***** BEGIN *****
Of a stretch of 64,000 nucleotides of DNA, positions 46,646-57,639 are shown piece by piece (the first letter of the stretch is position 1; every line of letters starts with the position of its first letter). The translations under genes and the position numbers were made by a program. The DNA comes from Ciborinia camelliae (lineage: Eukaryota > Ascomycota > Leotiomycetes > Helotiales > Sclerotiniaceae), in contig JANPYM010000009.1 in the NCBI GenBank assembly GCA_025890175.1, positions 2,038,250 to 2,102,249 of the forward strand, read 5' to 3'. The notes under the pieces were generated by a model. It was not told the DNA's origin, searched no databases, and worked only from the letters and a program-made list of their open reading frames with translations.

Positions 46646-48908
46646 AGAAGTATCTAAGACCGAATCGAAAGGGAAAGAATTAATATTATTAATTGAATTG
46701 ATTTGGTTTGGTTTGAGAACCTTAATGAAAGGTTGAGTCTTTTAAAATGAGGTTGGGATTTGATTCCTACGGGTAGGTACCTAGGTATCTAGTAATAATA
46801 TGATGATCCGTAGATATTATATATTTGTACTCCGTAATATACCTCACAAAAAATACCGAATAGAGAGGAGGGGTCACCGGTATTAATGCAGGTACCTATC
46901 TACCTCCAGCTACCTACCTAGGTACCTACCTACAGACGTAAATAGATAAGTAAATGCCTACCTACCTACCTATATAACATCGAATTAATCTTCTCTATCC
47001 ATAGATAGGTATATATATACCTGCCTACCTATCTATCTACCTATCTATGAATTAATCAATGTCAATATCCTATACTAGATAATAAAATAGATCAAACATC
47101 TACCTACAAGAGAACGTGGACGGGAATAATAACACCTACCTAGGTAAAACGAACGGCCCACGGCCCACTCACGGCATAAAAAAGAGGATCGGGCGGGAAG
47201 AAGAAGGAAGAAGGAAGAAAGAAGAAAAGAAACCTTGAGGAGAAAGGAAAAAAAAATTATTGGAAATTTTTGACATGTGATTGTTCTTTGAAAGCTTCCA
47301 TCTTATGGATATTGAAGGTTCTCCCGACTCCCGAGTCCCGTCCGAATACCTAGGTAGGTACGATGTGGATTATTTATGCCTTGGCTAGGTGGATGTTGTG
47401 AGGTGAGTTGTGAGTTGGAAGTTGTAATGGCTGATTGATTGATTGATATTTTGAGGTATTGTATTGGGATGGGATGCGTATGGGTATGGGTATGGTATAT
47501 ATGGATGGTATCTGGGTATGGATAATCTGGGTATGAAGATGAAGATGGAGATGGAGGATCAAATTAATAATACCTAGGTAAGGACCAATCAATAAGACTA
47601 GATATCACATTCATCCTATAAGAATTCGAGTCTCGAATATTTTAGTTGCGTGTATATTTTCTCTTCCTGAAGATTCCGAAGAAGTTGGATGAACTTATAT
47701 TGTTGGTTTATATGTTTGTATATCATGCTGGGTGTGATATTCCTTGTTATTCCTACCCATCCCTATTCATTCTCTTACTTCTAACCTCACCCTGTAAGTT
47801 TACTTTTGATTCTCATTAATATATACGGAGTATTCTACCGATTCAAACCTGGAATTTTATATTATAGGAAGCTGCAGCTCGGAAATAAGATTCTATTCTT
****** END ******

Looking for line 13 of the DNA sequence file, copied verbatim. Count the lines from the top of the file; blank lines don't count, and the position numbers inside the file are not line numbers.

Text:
47601 GATATCACATTCATCCTATAAGAATTCGAGTCTCGAATATTTTAGTTGCGTGTATATTTTCTCTTCCTGAAGATTCCGAAGAAGTTGGATGAACTTATAT